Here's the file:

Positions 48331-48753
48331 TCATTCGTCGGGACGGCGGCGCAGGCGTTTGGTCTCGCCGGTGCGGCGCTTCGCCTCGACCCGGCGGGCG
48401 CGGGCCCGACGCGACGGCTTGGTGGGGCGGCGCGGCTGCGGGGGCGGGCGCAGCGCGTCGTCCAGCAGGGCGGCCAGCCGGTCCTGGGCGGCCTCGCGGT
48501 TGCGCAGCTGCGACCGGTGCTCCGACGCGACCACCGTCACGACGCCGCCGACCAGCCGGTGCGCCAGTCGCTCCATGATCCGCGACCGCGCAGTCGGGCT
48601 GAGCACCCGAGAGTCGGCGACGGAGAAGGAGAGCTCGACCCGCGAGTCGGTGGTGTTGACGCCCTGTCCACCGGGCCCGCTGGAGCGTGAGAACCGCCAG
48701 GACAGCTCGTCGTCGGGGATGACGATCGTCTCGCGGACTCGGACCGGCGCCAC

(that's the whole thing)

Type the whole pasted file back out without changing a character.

Positions 48331-48753
48331 TCATTCGTCGGGACGGCGGCGCAGGCGTTTGGTCTCGCCGGTGCGGCGCTTCGCCTCGACCCGGCGGGCG
48401 CGGGCCCGACGCGACGGCTTGGTGGGGCGGCGCGGCTGCGGGGGCGGGCGCAGCGCGTCGTCCAGCAGGGCGGCCAGCCGGTCCTGGGCGGCCTCGCGGT
48501 TGCGCAGCTGCGACCGGTGCTCCGACGCGACCACCGTCACGACGCCGCCGACCAGCCGGTGCGCCAGTCGCTCCATGATCCGCGACCGCGCAGTCGGGCT
48601 GAGCACCCGAGAGTCGGCGACGGAGAAGGAGAGCTCGACCCGCGAGTCGGTGGTGTTGACGCCCTGTCCACCGGGCCCGCTGGAGCGTGAGAACCGCCAG
48701 GACAGCTCGTCGTCGGGGATGACGATCGTCTCGCGGACTCGGACCGGCGCCAC